After his stint as stage manager at Bradford in 1860, Fred returned to Newcastle where he was praised for his 'careful and clever acting' on December 1st 1860. This is followed by what must have been one of the most illustrious moments of his career when he supported Charles Kean and his wife in 1861 when they completed a short season at The Newcastle Theatre Royal. 'Mr. Fred Hastings as Philippe de Comines displayed more than the ordinary care and talent,' is the comment that accompanied his performance in the company.

In the Census of that year, the family is living at no, 12 Grainger Street Newcastle with John and Anna or Emma Ida Arkley. Grainger Street is part of the magnificent Neo-Classical buildings designed by Richard Grainger in the 1830s and contains the Theatre Royal so that Fred and Frances virtually just had to cross the road when they were performing. The other buildings on the street are also home to comedians, musicians, actors and actresses who are also housed in various other lodgings and boarding houses. John and Emma/Anna are described as a farmer and milliner respectively while their immediate neighbours include engineers, printers, a photographer and dressmakers. Living with their parents are Walter who is now 10 and Henry who is 8. Absent however is Katharine but although somewhat hard to find, she is alive and well and living with her maternal grandmother and aunt at 5 Park Cottages in London. Her aunt is of course, Martha Cranmer Oliver who  by 1861, was reaching the peak of her acting career. appearing at the Haymarket and later, The Royal Princesses' Theatre. It is interesting to see how the same names are linked together in the acting world. Whilst at the Princesses, Martha is working with Robert whose brother Samuel had engaged Frederick and Frnces a few years earlier.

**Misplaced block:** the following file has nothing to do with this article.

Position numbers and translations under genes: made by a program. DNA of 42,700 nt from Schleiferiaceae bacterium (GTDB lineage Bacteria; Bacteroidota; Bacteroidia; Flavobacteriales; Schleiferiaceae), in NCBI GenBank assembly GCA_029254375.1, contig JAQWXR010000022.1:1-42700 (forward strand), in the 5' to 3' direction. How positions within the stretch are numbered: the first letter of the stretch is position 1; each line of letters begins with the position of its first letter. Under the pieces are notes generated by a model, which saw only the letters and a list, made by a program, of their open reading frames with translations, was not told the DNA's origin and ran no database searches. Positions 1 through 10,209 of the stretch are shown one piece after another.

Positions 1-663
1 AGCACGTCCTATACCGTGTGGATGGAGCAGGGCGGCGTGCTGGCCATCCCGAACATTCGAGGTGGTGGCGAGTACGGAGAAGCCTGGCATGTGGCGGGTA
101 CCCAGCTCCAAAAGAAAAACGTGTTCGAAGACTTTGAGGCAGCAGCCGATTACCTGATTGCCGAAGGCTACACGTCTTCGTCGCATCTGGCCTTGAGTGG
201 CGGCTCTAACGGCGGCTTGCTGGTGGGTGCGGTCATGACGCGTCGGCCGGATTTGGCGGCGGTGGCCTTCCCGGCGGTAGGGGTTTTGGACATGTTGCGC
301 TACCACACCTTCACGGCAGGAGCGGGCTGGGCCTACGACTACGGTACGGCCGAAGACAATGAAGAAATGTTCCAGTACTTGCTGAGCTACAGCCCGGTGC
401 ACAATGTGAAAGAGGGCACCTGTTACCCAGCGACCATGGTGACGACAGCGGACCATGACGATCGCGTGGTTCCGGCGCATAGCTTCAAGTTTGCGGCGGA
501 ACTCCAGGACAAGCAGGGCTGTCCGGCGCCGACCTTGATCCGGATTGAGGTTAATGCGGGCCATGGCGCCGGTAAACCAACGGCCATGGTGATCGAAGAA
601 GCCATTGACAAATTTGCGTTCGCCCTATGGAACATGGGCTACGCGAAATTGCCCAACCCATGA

It's not clear if Katherine was staying with her Aunt and Grandmother for a long period of time but her name is given as Katherine Anne Bullen rather than Hastings but I'm not sure if this has any significance either at the time or in the longer term. For her parents however, 1863 brought a change: no longer are they on the Durham Circuit, but they instead acting at the Birmingham Theatre Royal. In April, he worked with Mr. and Mrs. Kean in Henry VIII, though the Birmingham Post hinted that his portrayal was a little too burlesque to be of the highest order! In November, the couple appear together in a play that is described as being new to the Birmingham public, ' Henri de Lagardere' and both receive very favourable notices. This continued throughout 1864, with the couple consolidating their time in Birmingham. Fred played Antonio in A Merchant off Venice while Fanny was praised for her Mrs, Candour not to mention the vivacity of her 'buxom Widow Wildbriar' with her broad Lancashire dialect. In the June of 1864, several members of the company travelled to Leamington Spa to play a one week engagement in 'The Ticket of Leave Man.' This seems to have been one of the few times that the company left Birmingham during the prolonged period of several years in the 1860s, allowing the Hastings family to put down roots. Throughout 1865, Fred is still at Birmingham until late September when he returns to Newcastle to open at the Theatre Royal where he is described as 'an old friend who has returned.' Fanny was also persuaded to returned to Newcastle where she too appeared at the Theatre Royal in the adaptation of a popular novel entitled 'East Lynne.' She appeared on the same bill as Fred who was playing the part of Orpheus in Medea.

1866 saw them appearing in productions at Scarborough and Hartlepool with a benefit at South Shields but by this stage in their careers, something was happening that would change this theatrical partnership so that it would never be the same again. Frances and Frederick were about to go their separate ways.